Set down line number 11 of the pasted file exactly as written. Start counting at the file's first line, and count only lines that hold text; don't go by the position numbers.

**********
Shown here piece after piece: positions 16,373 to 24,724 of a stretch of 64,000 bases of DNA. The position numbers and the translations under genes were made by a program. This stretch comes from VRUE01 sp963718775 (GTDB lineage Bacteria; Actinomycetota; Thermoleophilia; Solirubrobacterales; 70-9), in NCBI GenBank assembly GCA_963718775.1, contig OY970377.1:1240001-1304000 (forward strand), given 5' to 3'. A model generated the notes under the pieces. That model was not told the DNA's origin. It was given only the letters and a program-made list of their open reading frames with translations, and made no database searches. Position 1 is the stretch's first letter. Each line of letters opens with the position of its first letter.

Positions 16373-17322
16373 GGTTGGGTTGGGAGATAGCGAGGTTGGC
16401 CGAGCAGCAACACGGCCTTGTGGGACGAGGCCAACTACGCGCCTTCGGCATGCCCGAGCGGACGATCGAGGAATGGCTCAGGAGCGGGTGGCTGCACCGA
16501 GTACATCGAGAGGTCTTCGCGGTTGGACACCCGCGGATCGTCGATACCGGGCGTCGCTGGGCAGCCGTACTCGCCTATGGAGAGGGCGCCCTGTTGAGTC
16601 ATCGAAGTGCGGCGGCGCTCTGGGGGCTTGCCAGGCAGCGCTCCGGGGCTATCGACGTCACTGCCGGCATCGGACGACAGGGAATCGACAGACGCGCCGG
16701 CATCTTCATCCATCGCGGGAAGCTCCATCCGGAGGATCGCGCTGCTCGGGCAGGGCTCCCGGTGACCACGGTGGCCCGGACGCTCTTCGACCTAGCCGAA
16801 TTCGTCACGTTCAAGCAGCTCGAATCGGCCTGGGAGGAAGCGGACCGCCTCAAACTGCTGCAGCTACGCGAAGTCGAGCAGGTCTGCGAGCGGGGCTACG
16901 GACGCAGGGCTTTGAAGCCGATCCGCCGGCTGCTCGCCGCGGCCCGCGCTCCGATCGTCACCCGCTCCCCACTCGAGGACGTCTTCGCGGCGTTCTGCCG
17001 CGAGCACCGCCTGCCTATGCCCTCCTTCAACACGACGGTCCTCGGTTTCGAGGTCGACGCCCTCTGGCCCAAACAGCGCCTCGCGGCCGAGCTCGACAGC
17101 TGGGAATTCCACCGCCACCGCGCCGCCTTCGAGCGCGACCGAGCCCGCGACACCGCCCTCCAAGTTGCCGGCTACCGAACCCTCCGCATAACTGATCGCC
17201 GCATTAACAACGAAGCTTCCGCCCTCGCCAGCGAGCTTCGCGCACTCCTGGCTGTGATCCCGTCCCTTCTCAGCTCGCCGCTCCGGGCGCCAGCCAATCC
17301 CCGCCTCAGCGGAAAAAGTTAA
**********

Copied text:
17101 TGGGAATTCCACCGCCACCGCGCCGCCTTCGAGCGCGACCGAGCCCGCGACACCGCCCTCCAAGTTGCCGGCTACCGAACCCTCCGCATAACTGATCGCC